Iceland, Greenland, Northern Norway, and the Faroe Islands lie on the edges of Western Europe, in an area long portrayed by travelers as remote and exotic - its nature harsh, its people reclusive. Since the middle of the 18th century, however, this marginalized region has gradually become part of modern Europe, a transformation that is narrated in Karen Oslund's Iceland Imagined.
This cultural and environmental history sweeps across the dramatic North Atlantic landscape, exploring its unusual geography, saga narratives, language, culture, and politics, and analyzing its emergence as a distinctive and symbolic part of Europe. The earliest visions of a wild frontier, filled with dangerous and unpredictable inhabitants, eventually gave way to images of beautiful, well-managed lands, inhabited by simple but virtuous people living close to nature. This transformation was accomplished by state-sponsored natural histories of Iceland which explained that the monsters described in medieval and Renaissance travel accounts did not really exist, and by artists who painted the Icelandic landscapes to reflect their fertile and regulated qualities. Literary scholars and linguists who came to Iceland and Greenland in the 19th century related the stories and the languages of the "wild North" to those of their home countries.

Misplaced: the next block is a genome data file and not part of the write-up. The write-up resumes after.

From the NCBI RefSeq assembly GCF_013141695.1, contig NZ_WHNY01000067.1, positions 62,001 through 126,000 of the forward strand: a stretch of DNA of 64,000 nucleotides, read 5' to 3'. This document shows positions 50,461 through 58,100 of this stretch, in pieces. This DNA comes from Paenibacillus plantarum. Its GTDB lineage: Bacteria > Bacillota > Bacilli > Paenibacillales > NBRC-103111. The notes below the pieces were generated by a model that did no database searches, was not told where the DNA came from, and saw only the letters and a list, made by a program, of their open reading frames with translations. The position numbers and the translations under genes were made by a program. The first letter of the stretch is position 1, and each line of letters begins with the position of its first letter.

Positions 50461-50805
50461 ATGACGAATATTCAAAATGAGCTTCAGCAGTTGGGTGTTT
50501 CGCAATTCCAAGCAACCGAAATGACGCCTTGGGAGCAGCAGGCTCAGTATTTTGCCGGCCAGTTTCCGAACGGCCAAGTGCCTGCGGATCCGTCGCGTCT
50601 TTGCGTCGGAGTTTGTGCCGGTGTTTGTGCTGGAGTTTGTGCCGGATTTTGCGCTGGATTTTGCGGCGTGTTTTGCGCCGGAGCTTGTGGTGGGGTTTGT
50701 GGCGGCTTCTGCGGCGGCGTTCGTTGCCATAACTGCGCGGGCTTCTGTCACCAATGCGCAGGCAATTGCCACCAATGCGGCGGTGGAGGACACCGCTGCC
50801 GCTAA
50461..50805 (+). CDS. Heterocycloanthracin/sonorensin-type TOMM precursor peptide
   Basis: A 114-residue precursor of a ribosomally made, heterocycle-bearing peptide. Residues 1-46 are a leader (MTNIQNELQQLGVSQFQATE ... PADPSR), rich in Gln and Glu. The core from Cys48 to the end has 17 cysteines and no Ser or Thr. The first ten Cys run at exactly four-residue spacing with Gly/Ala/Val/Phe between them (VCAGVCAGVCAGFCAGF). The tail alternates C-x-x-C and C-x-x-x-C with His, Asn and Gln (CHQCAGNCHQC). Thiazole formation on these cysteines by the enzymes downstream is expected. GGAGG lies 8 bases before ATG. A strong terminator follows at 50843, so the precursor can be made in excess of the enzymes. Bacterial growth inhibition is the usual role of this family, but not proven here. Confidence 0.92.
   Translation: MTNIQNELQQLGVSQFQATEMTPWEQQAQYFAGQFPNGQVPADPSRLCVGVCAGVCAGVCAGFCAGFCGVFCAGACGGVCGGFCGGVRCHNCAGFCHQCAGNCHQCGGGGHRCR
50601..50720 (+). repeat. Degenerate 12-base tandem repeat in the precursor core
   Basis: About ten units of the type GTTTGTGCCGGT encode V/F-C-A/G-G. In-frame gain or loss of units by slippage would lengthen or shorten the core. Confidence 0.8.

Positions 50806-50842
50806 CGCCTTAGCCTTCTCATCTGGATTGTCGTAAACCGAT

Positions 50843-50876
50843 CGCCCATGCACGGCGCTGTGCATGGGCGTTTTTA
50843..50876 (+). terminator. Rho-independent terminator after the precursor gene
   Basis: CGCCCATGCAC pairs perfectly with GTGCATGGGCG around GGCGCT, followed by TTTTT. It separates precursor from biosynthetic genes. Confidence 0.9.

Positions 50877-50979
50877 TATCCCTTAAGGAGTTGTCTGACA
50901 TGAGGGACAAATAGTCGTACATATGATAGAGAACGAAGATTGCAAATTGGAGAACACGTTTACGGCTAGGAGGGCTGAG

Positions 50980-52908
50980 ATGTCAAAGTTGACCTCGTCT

Karen Oslund is assistant professor of world history at Towson University in Maryland.
The book is published by University of Washington Press.
"The great contribution of Iceland Imagined is to help us understand the mental geographies that over the past quarter millennium have come to define the North Atlantic - and that teach us more than we might think about the rest of the world." (from the Foreword by William Cronon)
©2011 the University of Washington Press (P)2012 Redwood Audiobooks
"An excellent work, covering unusual ground. Not only does Iceland Imagined nicely chart important historical contours in the North Atlantic region, it offers numerous useful and original observations on themes in history, anthropology, literature, and linguistics." (Gisli Palsson, University of Iceland)
Absolutely. It gives a good background of Iceland and the North Atlantic, dispelling some myths and misconceptions along the way.
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